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How does your garden grow?

Garden enthusiasts expect great crop

Thorunn Howatt
Northern News Services

Yellowknife (Aug 01/01) - Green thumbs will soon be able to enjoy the fruits and vegetables of their labours, thanks to the Yellowknife Community Garden Collective.

Lisette Self, one of two volunteer managers at the Yellowknife Community Garden, thins out some vegetables on her plot. - Thorunn Howatt/NNSL photo

Their gardens, which delighted participants of this year's Loved Gardens tour, were started seven years ago to provide new gardeners or those with a space shortage a chance to grow vegetables and flowers.

It's the first full year for the new site that holds a waiting list for gardening hopefuls.

"We opened up the new year with 45 people on a waiting list. Some people have been waiting over two years," said Lisette Self who is one of two volunteer site managers.

The program has been in place since 1995 when the federal government gave $15,000 of funding that paid for fencing and soil trucked in from Hay River.

Thanks to a donation of land from the city, the new site is able to accommodate more gardeners. A donation of $4,000 from the Gordon Howard Society of Toronto further helped the project along.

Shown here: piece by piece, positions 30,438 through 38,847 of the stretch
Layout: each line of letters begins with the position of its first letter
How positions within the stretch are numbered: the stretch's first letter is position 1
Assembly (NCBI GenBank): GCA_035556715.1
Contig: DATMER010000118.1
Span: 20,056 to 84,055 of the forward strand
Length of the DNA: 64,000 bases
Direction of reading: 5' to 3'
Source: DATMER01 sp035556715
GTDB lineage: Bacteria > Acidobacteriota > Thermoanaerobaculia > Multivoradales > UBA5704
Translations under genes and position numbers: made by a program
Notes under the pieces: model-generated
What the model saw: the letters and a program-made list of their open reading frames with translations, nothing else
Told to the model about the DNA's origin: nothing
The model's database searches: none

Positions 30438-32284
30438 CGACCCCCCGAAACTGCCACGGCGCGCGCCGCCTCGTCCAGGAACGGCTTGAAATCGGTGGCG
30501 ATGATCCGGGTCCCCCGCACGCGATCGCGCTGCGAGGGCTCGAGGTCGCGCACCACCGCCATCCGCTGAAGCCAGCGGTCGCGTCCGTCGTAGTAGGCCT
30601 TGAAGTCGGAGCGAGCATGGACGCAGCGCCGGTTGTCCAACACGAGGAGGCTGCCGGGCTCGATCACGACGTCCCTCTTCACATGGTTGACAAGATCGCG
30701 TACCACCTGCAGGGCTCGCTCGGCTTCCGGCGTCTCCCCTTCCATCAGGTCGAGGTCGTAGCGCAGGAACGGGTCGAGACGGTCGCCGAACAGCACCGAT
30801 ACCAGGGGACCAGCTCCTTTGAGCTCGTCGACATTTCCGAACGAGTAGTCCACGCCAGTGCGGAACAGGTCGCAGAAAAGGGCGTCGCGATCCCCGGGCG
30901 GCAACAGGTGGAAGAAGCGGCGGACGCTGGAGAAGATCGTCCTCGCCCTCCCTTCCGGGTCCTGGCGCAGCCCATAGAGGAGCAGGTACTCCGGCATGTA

The new site is located next to the original one on Kam Lake Road. Some of the plots grow vegetables for Yellowknife organizations such as the Salvation Army, the women's shelter and the Abe Miller Centre.

Despite the addition, there are still 15 people on the waiting list.

"They should be able to garden next year," Self said. With more rainfall than average, she added that this year's season has been a bountiful one.

A 10 by 18 foot plot at the collective costs $20 and each plot has two gardeners looking after it. Members are expected to weed and maintain their plots as well as attend meetings. Membership to the society is $5.

Self said the plots can take as much as 60 hours of weeding in a season.

One of the problems faced by Northern gardeners is the short growing season.

"Also, the vegetables tend to bolt," said Self, explaining that the extended June and July daylight hours cause plants to climb at an alarming rate.